Two or three days pass, he has armed himself "to the death," and is resolved to make his escape, and seek revenge of his enemies. It is evening. Dark festoons of clouds hang over the city, lambent lightning plays along the heavens in the south. Now it flashes across the city, the dull panorama lights up, the tall, gaunt steeples gleam out, and the surface of the Bay flashes out in a phosphoric blaze. Patiently and diligently has he filed, and filed, and filed, until he has removed the bar that will give egress to his body. The window of his cell overlooks the ditch, beyond which is the prison wall. Noiselessly he arranges the rope, for he is in the third story, then paces his cell, silent and thoughtful. "Must it be?" he questions within himself, "must I stain these hands with the blood of the woman I love? Revenge, revenge—I will have revenge. I will destroy both of them, for to-morrow I am to be dragged a third time to the whipping-post." Now he casts a glance round the dark cell, now he pauses at the window, now the lightning courses along the high wall, then reflects back the deep ditch. Another moment, and he has commenced his descent. Down, down, down, he lowers himself. Now he holds on tenaciously, the lightning reflects his dangling figure, a prisoner in a lower cell gives the alarm, he hears the watchword of his discovery pass from cell to cell, the clashing of the keeper's door grates upon his ear like thunder—he has reached the end of his rope, and yet hangs suspended in the air. A heavy fall is heard, he has reached the ditch, bounds up its side to the wall, seizes a pole, and places against it, and, with one vault, is over into the open street. Not a moment is to be lost. Uproar and confusion reigns throughout the prison, his keepers have taken the alarm, and will soon be on his track, pursuing him with ferocious hounds. Burning for revenge, and yet bewildered, he sets off at full speed, through back lanes, over fields, passing in his course the astonished guardmen. He looks neither to the right nor the left, but speeds on toward the grove. Now he reaches the bridge that crosses the millpond, pauses for breath, then proceeds on. Suddenly a light from the villa Anna occupies flashes out. He has crossed the bridge, bounds over the little hedge-grown avenue, through the garden, and in another minute stands before her, a pistol pointed at her breast, and all the terrible passions of an enraged fiend darkening his countenance. Her implorings for mercy bring an old servant rushing into the room, the report of a pistol rings out upon the still air, shriek after shriek follows, mingled with piercing moans, and death-struggles. "Ha, ha!" says the avenger, looking on with a sardonic smile upon his face, and a curl of hate upon his lip, "I have taken the life to which I gave my own—yes, I have taken it—I have taken it!" And she writhes her body, and sets her eyes fixedly upon him, as he hastens out of the room.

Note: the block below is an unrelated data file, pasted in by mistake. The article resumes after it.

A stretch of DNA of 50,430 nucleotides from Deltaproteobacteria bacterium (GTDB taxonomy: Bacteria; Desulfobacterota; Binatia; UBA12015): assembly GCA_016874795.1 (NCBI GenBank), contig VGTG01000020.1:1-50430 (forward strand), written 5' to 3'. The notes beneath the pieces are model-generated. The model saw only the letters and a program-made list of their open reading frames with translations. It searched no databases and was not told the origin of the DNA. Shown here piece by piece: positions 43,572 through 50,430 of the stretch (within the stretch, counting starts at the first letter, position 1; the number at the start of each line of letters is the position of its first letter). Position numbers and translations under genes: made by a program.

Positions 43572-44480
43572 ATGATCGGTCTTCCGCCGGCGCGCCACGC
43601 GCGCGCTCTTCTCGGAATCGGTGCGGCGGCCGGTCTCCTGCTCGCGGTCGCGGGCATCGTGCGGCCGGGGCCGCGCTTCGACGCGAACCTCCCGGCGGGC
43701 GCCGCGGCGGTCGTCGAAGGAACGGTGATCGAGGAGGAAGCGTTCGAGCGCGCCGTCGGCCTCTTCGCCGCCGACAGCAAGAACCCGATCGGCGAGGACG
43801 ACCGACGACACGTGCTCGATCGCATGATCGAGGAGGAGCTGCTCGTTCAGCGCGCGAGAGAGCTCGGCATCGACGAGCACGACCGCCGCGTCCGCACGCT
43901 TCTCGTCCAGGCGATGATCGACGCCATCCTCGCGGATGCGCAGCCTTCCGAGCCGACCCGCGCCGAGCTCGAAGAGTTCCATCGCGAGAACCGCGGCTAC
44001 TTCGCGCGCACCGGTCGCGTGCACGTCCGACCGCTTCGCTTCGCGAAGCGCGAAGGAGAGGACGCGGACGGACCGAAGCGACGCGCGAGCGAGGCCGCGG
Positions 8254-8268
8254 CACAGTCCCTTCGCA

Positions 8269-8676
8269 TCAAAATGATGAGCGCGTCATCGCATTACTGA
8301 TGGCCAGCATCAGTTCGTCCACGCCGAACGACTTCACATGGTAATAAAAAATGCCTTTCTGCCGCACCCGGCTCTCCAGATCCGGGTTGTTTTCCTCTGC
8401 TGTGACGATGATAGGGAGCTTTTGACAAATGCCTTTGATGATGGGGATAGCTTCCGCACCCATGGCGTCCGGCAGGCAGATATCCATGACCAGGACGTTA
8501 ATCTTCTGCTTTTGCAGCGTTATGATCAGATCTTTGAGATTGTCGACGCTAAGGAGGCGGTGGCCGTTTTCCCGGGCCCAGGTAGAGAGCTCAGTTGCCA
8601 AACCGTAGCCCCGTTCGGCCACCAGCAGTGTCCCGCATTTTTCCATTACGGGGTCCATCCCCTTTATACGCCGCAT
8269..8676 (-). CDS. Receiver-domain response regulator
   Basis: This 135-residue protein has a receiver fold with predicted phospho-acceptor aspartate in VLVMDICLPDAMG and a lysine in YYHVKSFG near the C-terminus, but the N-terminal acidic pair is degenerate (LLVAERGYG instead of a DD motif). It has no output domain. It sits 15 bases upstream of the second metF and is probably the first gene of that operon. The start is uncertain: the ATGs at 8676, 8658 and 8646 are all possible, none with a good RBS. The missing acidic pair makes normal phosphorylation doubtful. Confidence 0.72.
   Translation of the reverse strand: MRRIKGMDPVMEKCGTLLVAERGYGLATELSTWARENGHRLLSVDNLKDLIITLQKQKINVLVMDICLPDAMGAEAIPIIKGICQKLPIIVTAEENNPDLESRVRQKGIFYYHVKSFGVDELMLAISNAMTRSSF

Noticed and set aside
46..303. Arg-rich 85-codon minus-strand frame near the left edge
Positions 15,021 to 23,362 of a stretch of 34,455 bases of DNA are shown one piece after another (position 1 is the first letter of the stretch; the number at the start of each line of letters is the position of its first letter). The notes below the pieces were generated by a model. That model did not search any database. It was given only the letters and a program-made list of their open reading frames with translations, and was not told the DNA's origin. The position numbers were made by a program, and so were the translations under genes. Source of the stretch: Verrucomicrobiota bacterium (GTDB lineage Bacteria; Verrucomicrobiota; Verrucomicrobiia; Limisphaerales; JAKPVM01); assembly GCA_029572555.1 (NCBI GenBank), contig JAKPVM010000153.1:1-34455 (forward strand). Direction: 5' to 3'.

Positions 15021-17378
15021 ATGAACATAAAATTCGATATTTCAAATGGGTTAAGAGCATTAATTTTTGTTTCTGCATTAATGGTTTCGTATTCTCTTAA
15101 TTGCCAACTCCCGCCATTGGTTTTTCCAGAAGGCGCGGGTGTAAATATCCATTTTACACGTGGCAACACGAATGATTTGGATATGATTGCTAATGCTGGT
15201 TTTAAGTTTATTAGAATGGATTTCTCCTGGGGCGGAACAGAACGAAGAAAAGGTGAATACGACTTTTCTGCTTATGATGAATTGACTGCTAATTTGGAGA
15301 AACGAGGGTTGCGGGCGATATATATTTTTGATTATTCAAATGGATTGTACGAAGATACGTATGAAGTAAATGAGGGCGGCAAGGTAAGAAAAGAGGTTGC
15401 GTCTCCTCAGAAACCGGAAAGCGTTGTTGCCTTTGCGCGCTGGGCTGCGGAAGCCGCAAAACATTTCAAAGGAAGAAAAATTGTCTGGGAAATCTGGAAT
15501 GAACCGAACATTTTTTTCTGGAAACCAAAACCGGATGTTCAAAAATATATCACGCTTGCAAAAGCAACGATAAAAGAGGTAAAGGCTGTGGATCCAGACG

"Quick! quick!" he says to himself. "There, then! I am pursued!" He recrosses the millpond over another bridge, and in his confusion turns a short angle into a lane leading to the city. The yelping of dogs, the deep, dull tramp of hoofs, the echoing of voices, the ominous baying and scenting of blood-hounds—all break upon his ear in one terrible chaos. Not a moment is to be lost. The sight at the villa will attract the attention of his pursuers, and give him time to make a distance! The thought of what he has done, and the terrible death that awaits him, crowds upon his mind, and rises up before him like a fierce monster of retribution. He rushes at full speed down the lane, vaults across a field into the main road, only to find his pursuers close upon him. The patrol along the streets have caught the alarm, which he finds spreading with lightning-speed. The clank of side-arms, the scenting and baying of the hounds, coming louder and louder, nearer and nearer, warns him of the approaching danger. A gate at the head of a wharf stands open, the hounds are fast gaining upon him, a few jumps more and they will have him fast in their ferocious grasp. He rushes through the gate, down the wharf, the tumultuous cry of his pursuers striking terror into his very heart. Another instant and the hounds are at his feet, he stands on the capsill at the end, gives one wild, despairing look into the abyss beneath—"I die revenged," he shouts, discharges a pistol into his breast, and with one wild plunge, is buried forever in the water beneath. The dark stream of an unhappy life has run out. Upon whom does the responsibility of this terrible closing rest? In the words of Thomson, the avenger left behind him only "Gaunt Beggary, and Scorn, with many hell-hounds more."